On 2004 and newer models, P71s have a 200 A alternator and a 78 A h battery.

Ford also offers trunk packages for equipment storage (see below), and as of 2005, has added an optional fire suppression system to the CVPI.

The bulk of police car modifications, such as installation of emergency lights, sirens, passenger seat dividers, and plastic rear bench seats, are offered as aftermarket modifications by third parties.


CVPIs came standard with manual cloth bucket seats, despite having the shifter on the steering column. This gap between seats is generally filled by a console holding radios, controls for emergency equipment, large firearms, and often a laptop computer or mobile data terminal. A velour split-bench seat was optional, with a power-adjustable driver's seat being optional on both the split bench and standard bucket seats. The CVPI also has a calibrated 140 mph (225 km/h) speedometer.


CVPIs at an incident in Toronto

One way to distinguish most P71s is the small "Police Interceptor" badge that replaces the standard "Crown Victoria" markings on the trunk lid, although the Street Appearance Package (SAP) versions forego this badge, using the standard Crown Victoria marking. Police Interceptor badges are now available for purchase online, so this identifying technique is not as reliable as it once was. SAP cars also use chrome trim rather than the black trim of normal CVPIs. P71s can also be identified by the dual exhaust and an analog 140 mph speedometer. The CVPI has an additional interior trunk release in the center of the dashboard with a prominent warning decal right below it, while the civilian version has it only on the driver's door.[citation needed]

All 1998 and newer Crown Victorias made for civilian (nonfleet) use have a five-digit horizontal keypad (known as SecuriCode) above the driver-side door handle, which can be used to lock/unlock the car and open its trunk. All P70, 71, and 72 Crown Victorias are assembled without this keyless entry system, so unless the driver door was damaged and had an improper replacement door installed, any Crown Victoria with a keypad is a civilian one, while any one without a keypad is a P70, 71, or 72 fleet Crown Victoria. The only completely infallible way to identify a CVPI is to look for the code "P71" in the VIN, or "P7B", as it was renamed in 2010.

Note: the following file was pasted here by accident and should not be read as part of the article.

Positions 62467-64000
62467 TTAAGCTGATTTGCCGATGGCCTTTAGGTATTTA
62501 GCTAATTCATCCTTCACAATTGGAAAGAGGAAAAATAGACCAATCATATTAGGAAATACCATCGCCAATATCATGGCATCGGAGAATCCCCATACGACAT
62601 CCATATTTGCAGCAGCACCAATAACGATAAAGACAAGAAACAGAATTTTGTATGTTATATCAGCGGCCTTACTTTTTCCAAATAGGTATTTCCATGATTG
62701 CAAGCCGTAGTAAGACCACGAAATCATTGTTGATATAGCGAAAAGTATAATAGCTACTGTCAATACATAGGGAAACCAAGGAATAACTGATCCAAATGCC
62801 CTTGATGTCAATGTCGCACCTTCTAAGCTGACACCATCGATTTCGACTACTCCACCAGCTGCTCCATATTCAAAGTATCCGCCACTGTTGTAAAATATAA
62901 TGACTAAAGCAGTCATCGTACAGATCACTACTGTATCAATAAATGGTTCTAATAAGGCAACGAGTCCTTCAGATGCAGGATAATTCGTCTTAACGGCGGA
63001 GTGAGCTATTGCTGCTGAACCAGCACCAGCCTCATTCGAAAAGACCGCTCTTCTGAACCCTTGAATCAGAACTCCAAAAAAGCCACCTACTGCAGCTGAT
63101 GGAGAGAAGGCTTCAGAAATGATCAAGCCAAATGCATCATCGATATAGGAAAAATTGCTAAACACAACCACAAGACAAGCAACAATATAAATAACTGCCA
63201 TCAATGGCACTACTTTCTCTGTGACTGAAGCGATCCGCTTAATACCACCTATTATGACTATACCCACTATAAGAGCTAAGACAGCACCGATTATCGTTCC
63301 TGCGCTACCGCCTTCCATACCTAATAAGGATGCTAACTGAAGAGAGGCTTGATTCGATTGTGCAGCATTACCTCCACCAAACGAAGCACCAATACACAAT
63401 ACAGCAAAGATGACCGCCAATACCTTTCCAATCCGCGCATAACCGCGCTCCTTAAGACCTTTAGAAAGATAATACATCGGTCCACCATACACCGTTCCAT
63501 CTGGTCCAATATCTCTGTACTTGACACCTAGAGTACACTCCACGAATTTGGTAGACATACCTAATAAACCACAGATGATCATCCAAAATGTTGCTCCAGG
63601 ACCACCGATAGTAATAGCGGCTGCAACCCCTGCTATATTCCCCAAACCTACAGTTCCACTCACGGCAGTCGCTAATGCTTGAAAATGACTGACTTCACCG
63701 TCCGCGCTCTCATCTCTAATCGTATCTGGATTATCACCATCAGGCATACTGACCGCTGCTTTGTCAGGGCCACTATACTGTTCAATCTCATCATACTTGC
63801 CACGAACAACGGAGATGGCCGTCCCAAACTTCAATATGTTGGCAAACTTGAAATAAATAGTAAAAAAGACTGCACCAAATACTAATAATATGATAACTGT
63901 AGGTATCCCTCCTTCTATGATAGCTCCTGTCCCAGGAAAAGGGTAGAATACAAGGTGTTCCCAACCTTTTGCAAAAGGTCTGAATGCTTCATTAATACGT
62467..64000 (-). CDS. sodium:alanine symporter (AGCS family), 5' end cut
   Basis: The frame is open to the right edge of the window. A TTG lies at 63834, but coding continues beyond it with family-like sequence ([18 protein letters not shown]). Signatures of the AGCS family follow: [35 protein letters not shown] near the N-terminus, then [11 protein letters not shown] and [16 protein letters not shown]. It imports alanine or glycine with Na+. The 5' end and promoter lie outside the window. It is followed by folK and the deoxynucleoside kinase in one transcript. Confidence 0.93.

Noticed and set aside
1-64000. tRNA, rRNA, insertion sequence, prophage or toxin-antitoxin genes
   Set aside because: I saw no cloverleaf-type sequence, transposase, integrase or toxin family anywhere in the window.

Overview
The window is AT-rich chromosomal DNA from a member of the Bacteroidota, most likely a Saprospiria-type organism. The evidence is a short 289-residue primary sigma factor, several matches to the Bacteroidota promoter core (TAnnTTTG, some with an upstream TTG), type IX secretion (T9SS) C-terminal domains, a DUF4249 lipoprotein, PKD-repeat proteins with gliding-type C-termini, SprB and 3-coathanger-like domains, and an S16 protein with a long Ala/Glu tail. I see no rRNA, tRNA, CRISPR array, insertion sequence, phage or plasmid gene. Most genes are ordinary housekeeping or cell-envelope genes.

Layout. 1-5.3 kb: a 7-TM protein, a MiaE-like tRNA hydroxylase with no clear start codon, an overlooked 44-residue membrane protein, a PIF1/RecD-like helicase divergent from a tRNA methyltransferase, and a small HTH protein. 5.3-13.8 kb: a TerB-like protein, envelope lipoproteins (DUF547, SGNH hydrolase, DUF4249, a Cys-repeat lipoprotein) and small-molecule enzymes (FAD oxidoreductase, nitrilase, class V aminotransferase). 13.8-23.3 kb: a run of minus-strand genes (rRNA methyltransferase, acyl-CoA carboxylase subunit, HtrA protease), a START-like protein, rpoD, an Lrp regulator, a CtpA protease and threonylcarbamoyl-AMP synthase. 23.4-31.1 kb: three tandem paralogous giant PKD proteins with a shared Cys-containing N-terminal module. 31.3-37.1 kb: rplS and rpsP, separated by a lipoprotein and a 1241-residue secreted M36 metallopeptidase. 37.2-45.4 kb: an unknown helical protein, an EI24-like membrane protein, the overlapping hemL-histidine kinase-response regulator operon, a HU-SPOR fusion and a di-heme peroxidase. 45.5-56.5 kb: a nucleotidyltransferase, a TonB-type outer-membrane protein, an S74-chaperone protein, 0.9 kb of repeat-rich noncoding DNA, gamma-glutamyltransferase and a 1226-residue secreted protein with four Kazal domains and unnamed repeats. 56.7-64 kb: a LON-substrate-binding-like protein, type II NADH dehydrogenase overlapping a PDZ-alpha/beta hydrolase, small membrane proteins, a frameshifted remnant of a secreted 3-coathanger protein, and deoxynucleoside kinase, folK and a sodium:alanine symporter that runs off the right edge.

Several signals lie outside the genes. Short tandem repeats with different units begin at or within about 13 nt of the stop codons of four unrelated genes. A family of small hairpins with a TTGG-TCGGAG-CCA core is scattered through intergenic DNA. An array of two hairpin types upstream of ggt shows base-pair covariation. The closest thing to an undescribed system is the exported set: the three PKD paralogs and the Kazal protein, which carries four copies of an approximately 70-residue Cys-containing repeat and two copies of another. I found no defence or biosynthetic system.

Police Interceptors have the characters "P71" as the model code in the VIN, or "P7B" for 2010+ models, instead of P70 (stretched wheelbase), P72 (commercial heavy duty/taxi and fleet vehicles), P73 (base), P74 (LX), or P75 (1992 touring sedan).

Problems and criticismEdit

Following the criticism of fires following highway-speed rear-end collisions, 2005 and later model CVPIs now had an optional automatic fire suppression system and special "trunk packs" designed to prevent cargo from penetrating the fuel tank in a collision. The customer must pay an additional $150 per car for the trunk packs.

Some problems also arose with early 2003 CVPIs; the newly designed steel wheels rusted prematurely, and the rack and pinion steering units failed as early as 10,000 miles. This was not limited to the CVPI; some 2004 Mercury Marauders were also affected. A recall, initiated on March 1, 2007 (07S48), affects the steel wheels used on 2003–05 CVPIs.[7]